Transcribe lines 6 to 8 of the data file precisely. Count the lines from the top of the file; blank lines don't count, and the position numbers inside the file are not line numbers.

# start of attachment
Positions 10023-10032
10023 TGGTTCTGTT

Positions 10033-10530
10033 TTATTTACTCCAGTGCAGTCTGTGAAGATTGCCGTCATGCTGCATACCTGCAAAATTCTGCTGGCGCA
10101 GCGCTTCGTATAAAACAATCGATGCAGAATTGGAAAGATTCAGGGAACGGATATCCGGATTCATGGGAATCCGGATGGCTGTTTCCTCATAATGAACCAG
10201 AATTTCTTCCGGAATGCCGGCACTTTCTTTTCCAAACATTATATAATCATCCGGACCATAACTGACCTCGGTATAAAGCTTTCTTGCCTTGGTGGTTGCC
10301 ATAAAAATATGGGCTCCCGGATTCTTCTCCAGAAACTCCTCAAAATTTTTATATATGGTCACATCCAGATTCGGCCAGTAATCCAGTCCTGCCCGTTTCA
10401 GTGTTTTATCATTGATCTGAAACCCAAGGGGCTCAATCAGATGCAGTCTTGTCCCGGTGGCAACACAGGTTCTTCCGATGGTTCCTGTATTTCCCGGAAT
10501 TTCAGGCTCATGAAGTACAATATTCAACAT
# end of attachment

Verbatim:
10201 AATTTCTTCCGGAATGCCGGCACTTTCTTTTCCAAACATTATATAATCATCCGGACCATAACTGACCTCGGTATAAAGCTTTCTTGCCTTGGTGGTTGCC
10301 ATAAAAATATGGGCTCCCGGATTCTTCTCCAGAAACTCCTCAAAATTTTTATATATGGTCACATCCAGATTCGGCCAGTAATCCAGTCCTGCCCGTTTCA
10401 GTGTTTTATCATTGATCTGAAACCCAAGGGGCTCAATCAGATGCAGTCTTGTCCCGGTGGCAACACAGGTTCTTCCGATGGTTCCTGTATTTCCCGGAAT